Blue and Grey Brewery Session - Fredericksburg.  This is a lively jam/performance consisting of pub songs (Star of the County Down, Dirty Old Town, Whiskey in the Jar, Tell Me Ma, etc.) and trad tunes like Lilting Banshee, The Butterfly, Rights of Man, and so on. This group is very friendly, social and casual. Musicians set up in the middle of Blue and Grey's Lee's Retreat brewpub and the restaurant's patrons seems to really enjoy the music.  1st Fridays from about 7:30 to 10:30pm, and the occasional Wednesday. 3300 Dill Smith Drive, Fredericksburg, VA 22408 in the Bowman Center across from the local fair grounds. About an hour north of Richmond, but only 40-45 minutes from Ashland!

Hiram Haines Celtic Session - Players and listeners of all levels are invited to this session where Celtic tunes of all kinds are played the second Saturday of each month at Hiram Haines Literary Coffee House in Petersburg.  Begins at 7 p.m. and lasts until... pretty late! This session strives to stay as close as possible to the traditional sessions you might enjoy in local pubs in Ireland, but also gives players who do not have a lot of "session experience" an opportunity to learn. For more information, visit the Facebook group called Hiram Haines Celtic Session.  Second Saturdays, 7 p.m. Hiram Haines Literary Coffee House12 Bank Street, Petersburg, VA.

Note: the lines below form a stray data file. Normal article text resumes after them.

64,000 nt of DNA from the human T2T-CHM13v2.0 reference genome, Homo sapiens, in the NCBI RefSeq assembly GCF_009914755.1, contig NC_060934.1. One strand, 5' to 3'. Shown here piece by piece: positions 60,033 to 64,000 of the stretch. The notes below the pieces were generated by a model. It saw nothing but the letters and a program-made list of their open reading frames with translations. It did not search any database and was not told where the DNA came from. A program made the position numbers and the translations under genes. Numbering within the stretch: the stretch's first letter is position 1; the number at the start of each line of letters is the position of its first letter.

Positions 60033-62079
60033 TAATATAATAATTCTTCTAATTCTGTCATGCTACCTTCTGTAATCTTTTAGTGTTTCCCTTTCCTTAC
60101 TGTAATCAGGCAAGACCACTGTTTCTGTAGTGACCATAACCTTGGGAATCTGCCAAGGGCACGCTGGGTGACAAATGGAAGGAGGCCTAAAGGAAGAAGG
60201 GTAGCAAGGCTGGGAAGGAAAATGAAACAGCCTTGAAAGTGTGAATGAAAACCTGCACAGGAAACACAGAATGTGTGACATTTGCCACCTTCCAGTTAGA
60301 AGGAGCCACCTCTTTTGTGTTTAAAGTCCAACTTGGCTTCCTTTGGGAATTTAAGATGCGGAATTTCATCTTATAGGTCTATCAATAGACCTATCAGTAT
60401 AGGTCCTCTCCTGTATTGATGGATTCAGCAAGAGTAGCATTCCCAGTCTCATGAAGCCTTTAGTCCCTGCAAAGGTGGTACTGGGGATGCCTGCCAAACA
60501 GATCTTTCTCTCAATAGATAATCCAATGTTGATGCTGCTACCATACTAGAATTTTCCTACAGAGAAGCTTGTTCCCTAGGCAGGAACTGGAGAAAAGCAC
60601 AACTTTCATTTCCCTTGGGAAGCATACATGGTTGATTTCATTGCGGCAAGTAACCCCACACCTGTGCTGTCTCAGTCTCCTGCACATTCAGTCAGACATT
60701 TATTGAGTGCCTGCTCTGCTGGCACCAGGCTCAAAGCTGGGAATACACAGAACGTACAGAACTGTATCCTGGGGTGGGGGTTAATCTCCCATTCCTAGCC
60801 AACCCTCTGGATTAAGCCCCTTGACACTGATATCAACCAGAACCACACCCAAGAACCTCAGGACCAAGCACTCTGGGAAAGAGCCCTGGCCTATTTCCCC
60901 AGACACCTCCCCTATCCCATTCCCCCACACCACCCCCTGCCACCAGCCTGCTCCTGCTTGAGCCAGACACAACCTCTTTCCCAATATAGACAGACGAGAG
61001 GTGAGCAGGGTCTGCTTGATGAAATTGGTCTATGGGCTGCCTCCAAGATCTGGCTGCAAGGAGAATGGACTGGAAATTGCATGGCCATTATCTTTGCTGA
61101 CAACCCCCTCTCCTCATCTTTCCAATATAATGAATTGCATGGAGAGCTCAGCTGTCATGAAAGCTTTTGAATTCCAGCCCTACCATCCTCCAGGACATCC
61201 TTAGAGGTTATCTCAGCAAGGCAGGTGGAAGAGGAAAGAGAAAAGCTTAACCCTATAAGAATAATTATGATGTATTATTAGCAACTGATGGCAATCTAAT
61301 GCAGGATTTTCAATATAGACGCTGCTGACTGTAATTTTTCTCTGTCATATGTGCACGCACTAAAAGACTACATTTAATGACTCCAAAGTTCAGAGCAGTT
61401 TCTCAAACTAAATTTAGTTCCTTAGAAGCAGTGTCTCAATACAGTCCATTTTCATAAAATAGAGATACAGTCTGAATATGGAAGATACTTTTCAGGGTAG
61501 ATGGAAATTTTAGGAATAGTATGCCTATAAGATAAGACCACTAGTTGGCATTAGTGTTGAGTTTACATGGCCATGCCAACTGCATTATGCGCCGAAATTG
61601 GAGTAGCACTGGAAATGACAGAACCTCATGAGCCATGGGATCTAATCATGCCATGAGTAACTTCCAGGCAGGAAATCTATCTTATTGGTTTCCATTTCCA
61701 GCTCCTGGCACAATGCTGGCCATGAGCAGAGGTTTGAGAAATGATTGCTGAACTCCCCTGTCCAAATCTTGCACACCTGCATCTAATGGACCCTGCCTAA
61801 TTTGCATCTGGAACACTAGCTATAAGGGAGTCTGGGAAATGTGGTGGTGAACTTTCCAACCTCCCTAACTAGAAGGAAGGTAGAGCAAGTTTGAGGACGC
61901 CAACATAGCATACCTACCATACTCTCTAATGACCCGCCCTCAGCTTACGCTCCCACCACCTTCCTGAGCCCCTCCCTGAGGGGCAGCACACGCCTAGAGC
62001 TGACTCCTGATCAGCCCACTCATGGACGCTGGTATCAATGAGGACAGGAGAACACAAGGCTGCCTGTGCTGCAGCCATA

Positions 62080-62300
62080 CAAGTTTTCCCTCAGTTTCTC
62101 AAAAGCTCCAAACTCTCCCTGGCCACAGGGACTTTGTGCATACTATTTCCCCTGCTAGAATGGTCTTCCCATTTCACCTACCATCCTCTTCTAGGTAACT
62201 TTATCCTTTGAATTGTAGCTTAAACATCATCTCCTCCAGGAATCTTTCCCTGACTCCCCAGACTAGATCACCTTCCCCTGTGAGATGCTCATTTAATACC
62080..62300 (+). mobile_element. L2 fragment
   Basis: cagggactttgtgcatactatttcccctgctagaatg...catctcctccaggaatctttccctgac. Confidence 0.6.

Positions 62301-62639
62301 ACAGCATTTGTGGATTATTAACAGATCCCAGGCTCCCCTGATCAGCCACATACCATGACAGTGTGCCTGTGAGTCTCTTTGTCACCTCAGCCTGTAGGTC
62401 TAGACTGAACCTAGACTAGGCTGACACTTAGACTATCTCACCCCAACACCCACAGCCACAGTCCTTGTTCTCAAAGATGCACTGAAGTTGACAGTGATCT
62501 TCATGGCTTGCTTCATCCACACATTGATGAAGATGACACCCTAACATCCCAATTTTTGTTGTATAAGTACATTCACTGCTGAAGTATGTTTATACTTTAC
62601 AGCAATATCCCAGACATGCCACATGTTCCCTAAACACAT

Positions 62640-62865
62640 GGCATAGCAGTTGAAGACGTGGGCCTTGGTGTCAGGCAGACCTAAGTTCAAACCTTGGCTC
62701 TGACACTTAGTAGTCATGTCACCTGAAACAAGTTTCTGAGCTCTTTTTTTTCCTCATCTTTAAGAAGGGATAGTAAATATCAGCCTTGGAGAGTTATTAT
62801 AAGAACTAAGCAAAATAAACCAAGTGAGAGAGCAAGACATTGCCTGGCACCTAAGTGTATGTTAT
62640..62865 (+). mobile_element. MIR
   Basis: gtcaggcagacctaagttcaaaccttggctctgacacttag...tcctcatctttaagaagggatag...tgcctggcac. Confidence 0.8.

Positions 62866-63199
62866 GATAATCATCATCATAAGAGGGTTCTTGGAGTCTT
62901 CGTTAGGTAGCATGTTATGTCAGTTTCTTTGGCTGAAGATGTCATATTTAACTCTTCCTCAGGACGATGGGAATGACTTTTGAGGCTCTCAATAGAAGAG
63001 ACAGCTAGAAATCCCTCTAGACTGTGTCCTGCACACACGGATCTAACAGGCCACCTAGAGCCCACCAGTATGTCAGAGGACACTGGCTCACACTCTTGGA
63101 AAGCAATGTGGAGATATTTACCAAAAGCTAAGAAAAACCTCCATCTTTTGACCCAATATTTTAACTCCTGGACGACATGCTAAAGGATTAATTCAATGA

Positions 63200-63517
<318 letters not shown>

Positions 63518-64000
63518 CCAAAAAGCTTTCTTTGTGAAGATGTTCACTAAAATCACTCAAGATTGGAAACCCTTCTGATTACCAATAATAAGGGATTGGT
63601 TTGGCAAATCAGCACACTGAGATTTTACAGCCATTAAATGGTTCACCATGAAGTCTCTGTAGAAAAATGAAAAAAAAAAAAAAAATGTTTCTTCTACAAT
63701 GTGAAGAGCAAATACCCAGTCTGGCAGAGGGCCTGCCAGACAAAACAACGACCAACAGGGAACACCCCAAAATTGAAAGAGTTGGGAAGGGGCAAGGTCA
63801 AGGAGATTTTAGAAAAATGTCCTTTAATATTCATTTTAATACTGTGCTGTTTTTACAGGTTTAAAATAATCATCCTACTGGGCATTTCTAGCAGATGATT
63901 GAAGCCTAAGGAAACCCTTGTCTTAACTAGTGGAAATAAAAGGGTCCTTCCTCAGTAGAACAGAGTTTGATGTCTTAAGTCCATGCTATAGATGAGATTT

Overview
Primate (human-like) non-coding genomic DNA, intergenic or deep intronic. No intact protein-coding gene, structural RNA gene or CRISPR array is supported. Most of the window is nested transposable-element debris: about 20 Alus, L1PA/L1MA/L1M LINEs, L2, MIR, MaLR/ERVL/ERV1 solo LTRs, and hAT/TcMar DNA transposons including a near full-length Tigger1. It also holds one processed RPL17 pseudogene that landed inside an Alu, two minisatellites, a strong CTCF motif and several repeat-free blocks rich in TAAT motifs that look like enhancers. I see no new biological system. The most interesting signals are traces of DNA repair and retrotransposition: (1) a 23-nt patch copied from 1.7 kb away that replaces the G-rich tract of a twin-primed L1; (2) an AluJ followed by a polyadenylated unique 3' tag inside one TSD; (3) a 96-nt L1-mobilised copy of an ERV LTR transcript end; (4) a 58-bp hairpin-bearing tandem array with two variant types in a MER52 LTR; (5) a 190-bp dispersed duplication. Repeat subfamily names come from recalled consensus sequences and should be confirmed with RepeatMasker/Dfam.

Old Time Jams
Cary St. Cafe - This is the place to learn old-time music in Richmond.  A strictly "play-by-ear" environment where some of Richmond's best traditional musicians gather every Sunday.  Cary St. Cafe is a cool Deadhead bar with some of the best pub grub in town.  Newbies are advised to sit in the back row, play quietly, and try to grab a few notes as they fly by.  Every Sunday from 2-5pm.  Cary Street Café – 2631 West Cary Street, Richmond, VA.
Tripp and Jenny from the Cary St. jam
Jahnke Road - This super-sized jam seemingly has all the regional music covered - bluegrass, gospel, country...but old-time fiddlers, clawhammer banjoists and dulcimer players gather in an upstairs room to run through tunebook favorites in the venerable keys of D, G and A.  The second Tuesday of every month.  Jahnke Road Baptist Church, 6023 Jahnke Road, Richmond, VA.  Players are expected to make a small (optional) donation to a collection plate.